User 150 includes an access device 220, such as a personal computer or networked video game console, coupled to an interactive control 250, such as a joystick, remote control or mouse. In a preferred embodiment, the access device 220. The interactive control 250 allows the user 250 to interact with the system, including for functions such as requesting particular content and/or selecting options for viewing advertisements.

Content server 210 communicates with access device 220 over the Internet 140 in order to establish communication between content provider 130 and user 150. The access device 220 and content server 210 preferably have a client-server relationship.

FIG. 3 is a block diagram further illustrating portions of content provider 130. Content server 210 includes three software processes: the stream scheduler process 310, the program stream serving process 320 and the client interaction process 330. The content server 210 also includes a billing cache 340, for interfacing with the billing server 240 and billing database 290. The stream scheduler process 310 manages the overall functionality of the content server 210 and interfaces with the other processes 320 and 330, and also with the storage modules 260, 280 and 340. The stream serving process 320 is responsible primarily for sending 324 programming to user 150. The client interaction process 330 is responsible primarily for interactions 312 between content provider 130 and user 150.

Consider first the generation of programming for user 150. Programming database 280 stores content and advertisements, preferably in a digital compressed format. For example, FIG. 3 shows two movies and two advertisements in database 280, which obviously is simplified for illustrative purposes. Stream scheduler process 310 first informs 311,312 the user 150, via client interaction process 330, what content is available. When user 150 requests 312 certain content, the stream scheduler process 310 receives 314 this request via client interaction process 330. The stream scheduler process 310 processes this request and sends 321 corresponding programming requests to stream serving process 320. In response to these requests, stream serving process 320 interacts 322, 323 with programming database 280 in order to stream 324 the appropriate programming over infrastructure 140 to the access device 220. The stream serving process 320 also collects data about bandwidth use and data transport infrastructure status and performance. This data is forwarded 325 to stream scheduler process 310 so that it may make corresponding adjustments.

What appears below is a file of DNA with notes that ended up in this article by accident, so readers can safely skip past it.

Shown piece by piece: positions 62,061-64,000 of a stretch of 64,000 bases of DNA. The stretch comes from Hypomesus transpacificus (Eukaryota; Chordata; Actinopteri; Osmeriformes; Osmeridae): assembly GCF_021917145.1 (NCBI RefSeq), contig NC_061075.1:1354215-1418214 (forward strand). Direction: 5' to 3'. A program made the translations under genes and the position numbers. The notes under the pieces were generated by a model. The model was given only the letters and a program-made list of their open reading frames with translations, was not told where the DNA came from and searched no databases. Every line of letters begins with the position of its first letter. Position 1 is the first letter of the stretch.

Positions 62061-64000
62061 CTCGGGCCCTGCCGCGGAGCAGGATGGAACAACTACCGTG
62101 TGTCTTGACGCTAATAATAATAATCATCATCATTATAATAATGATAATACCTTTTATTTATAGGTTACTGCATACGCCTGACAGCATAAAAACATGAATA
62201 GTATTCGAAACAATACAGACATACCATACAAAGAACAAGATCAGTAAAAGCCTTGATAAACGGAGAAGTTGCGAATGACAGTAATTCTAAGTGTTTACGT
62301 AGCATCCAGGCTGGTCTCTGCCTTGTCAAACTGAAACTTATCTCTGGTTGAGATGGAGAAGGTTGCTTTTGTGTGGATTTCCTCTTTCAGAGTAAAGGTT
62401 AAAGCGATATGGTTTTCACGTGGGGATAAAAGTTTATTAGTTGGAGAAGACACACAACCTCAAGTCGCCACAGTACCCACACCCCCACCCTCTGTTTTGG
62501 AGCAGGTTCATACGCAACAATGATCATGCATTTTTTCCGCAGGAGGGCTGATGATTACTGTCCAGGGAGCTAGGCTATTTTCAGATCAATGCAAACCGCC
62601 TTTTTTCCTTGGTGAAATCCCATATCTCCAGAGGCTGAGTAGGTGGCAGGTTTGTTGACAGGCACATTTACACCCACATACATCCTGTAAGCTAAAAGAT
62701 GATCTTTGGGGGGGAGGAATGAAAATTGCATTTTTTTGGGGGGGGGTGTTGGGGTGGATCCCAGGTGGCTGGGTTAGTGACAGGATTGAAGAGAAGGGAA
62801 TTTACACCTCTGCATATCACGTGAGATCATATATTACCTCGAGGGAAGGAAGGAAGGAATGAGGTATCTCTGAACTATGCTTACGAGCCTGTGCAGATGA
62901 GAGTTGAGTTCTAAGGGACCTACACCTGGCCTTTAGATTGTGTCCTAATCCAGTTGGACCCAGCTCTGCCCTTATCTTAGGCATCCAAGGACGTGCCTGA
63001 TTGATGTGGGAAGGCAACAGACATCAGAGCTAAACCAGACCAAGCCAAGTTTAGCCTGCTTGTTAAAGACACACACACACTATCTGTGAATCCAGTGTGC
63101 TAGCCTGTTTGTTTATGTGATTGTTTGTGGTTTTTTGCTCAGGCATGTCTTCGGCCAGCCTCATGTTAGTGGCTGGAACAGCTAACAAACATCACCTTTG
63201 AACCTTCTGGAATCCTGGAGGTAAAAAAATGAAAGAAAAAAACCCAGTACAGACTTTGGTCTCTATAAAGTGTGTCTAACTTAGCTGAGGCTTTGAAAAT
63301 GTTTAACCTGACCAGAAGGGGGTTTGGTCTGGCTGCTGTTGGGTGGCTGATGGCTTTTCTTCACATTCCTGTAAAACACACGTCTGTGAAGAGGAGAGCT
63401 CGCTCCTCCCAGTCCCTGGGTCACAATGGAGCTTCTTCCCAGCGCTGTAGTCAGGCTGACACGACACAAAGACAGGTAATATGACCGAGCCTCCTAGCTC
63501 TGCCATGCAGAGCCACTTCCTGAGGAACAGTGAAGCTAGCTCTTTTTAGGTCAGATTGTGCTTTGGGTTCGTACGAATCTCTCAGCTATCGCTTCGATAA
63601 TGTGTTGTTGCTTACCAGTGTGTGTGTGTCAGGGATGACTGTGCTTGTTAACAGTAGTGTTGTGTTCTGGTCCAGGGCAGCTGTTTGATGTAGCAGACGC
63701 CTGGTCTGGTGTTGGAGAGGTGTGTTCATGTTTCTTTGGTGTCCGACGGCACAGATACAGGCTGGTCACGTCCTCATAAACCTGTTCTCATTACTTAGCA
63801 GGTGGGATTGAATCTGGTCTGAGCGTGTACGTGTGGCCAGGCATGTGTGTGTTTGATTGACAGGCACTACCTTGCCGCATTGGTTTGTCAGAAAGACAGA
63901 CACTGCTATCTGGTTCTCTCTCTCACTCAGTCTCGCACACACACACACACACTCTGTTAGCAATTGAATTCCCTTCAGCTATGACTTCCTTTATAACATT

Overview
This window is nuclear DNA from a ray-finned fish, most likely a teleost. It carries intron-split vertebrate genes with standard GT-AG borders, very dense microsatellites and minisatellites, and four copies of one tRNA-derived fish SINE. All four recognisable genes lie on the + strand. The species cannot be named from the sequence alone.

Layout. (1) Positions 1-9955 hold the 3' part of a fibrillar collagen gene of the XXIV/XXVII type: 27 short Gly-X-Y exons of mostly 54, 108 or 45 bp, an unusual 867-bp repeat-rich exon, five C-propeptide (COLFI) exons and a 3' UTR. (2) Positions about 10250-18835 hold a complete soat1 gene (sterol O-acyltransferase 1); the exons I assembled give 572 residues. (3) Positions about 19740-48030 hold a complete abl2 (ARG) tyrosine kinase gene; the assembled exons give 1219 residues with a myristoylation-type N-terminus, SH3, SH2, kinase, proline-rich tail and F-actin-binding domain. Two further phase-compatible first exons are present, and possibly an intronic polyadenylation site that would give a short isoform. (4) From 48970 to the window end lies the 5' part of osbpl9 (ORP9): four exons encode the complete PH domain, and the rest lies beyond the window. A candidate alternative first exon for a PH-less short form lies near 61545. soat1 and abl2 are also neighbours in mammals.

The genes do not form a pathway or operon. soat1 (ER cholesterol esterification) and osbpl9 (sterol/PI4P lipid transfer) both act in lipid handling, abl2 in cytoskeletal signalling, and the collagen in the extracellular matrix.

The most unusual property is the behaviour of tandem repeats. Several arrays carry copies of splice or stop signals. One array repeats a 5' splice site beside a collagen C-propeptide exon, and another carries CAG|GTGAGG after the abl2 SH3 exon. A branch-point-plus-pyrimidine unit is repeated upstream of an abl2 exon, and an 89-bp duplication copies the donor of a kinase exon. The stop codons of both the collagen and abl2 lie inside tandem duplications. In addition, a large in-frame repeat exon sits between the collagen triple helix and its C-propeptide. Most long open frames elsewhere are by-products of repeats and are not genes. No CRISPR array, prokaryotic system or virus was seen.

As an example, in FIG. 3, stream scheduler process 310 might send 311 the availability of movies 1 and 2 to client interaction process 330, which sends 312 this information to user 150. Assume that user 150 requests movie1 and opts to view all advertisements. Stream scheduler process 310 receives 312, 314 these elections via client interaction process 330 and schedules periodic advertisement breaks into the content stream. Stream serving process 320 may be instructed 321 to send a portion of movie1 to user 150, followed by advertisements 1 and 2 before resuming the rest of movie1. Stream serving process 320 handles the actual streaming of programming to user 150. In an alternate embodiment, the stream serving process 320 broadcasts programming to many users.

The client interaction process 330 is the primary means for interaction between the content provider 130 and user 150. The client interaction process 330 typically receives 312 commands issued by the user 150 (e.g., selection of content, advertising viewing options and stream commands such as fast forward or pause). Data sent 312 by the client interaction process 330 to the user 150 typically includes information concerning available content. Billing, stream control tokens to identify the location of advertising within a programming segment, status and control data for system and stream management, transport and display performance metrics and other administrative/control information may also be sent 312 between the client interaction process 330 and user 150.

The stream scheduler process 310 also generates 331 statistics for the statistics database 260. Information stored for users 150 in database 260 includes the user's identification code, the user's relevant target groups, total content and/or advertising time viewed per billing period, number of advertisements seen and number of advertisements skipped. For each advertisement, a total count for played and skipped user per target group is stored as well. This information can then be used 332 to target advertising to user 150.

The stream scheduler process 310 also sends 341 billing information to the billing cache 340, in the faun of the user's identification code and credit earned for playing advertisements. Periodically, the billing server 240 polls the billing cache 340 to update the billing database 290. The billing database 290 stores billing information for user 150, including credits generated by advertisements. This data is reflected on each user's periodic bill.